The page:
(I missed on-site photos of this because I held the iPad instead here. Once I blogged about the mural behind the temple, though.)

We spent more time hearing about the buildings lost to the wrecking ball, including the Lorenz Building and the Hiroshima-ya Hotel. Sullivan and Nimura told stories of Chinese Americans wearing “I am Chinese” buttons to explain their right to stay in the area during the war and then went on to tell of one of the greatest community losses from the incarceration.

A massive parking garage now squats on the the corner of C and 13th. This is the former location of The Crystal Palace, designed by the same architect who built Pike’s Place Market in Seattle.

Here vendors from every corner of the area sold wares much like what still happens in Seattle. The freshest produce came from the Japanese American farmers in the Fife Valley, Sullivan told us. Months after the farmers faced life in the Puyallup Fairgrounds, the market closed and became barracks for soldiers.

I’m not sure how to end this post except to say that two years ago, when I started reading about the history in my backyard, I had no idea it would become so painfully relevant in 2017. I’m encouraged that so many of us turned out to learn what I wish we had known all along–what I wish still stood vibrant and alive perched on Tacoma’s hill.

I think now of all the other multicultural treasures we have and dream of keeping them thriving in our neighborhoods. I think we have enough memorials.

 

 

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Wednesday Wonders: Mutt and Jeff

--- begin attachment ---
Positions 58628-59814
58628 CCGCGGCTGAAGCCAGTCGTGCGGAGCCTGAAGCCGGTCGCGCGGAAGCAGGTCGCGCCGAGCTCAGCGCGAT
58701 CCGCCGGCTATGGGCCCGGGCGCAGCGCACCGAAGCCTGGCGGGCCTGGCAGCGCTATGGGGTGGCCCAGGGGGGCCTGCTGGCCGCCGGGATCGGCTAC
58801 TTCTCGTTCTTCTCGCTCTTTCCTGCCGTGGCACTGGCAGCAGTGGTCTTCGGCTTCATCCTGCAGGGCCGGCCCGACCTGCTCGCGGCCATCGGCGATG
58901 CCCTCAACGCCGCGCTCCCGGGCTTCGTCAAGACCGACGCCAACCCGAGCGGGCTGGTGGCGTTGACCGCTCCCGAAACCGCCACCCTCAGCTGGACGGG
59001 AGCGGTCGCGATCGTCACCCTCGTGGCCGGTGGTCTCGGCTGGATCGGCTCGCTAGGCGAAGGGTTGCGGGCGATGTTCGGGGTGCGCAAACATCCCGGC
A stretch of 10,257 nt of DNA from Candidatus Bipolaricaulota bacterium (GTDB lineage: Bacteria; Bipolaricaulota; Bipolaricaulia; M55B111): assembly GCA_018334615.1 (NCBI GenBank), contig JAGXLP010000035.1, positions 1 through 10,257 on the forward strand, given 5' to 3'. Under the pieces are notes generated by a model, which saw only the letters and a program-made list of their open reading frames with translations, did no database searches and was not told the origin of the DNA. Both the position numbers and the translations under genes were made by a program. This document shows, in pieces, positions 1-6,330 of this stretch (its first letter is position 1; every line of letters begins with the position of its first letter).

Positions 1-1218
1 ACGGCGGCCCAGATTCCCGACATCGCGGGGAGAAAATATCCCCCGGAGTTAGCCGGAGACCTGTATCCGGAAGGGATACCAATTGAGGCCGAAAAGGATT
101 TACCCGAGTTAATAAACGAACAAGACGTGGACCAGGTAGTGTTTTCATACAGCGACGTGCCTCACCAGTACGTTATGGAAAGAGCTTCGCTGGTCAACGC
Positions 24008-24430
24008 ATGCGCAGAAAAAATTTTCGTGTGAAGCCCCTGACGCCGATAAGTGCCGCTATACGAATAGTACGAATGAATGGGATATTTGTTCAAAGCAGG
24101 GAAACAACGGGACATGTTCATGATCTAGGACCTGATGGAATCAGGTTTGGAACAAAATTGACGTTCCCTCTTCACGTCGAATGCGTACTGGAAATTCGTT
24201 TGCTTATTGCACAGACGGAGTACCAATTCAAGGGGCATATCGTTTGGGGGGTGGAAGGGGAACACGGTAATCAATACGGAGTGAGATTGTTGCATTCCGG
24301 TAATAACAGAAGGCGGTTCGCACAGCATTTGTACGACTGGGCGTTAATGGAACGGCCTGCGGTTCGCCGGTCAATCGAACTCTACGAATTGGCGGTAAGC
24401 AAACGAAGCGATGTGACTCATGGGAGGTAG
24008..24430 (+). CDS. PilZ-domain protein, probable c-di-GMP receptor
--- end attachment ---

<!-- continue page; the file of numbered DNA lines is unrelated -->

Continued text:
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“Look at Mutt and Jeff!” I showed my teenager a picture of our cat and his brother.

“Who?” He gave me a look that immediately reminded me that I speak an older version of English.

I knew tucked in the back of my brain that my parents and grandparents used to say ‘Mutt and Jeff’ and that the phrase had to do with a cartoon from long ago.

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(By http://www.ioffer.com, Fair use, https://en.wikipedia.org/w/index.php?curid=25851730)

A quick Internet search pulled up the cartoon by Bud Fisher, first published in 1907.  It apparently ran until 1983, so no wonder Mutt and Jeff made it into our language.

When I used it for my cat and kid, I meant two goofballs, but it can also mean two people of wildly different sizes or ‘tinhorns’–people who pretend to have money in order to look important like gamblers shaking their dice in a tin cup.

Comics strips like Peanuts and Baby Blues still make me laugh and one of my colleagues even pastes new ones to our copy machine. But todays strips may not have the power they once did to influence our language in the early part of the 20th century.

At least now my son knows about Mutt and Jeff, so he can use it the next time he sees a goofy pair.

From the look on his face, I bet he won’t.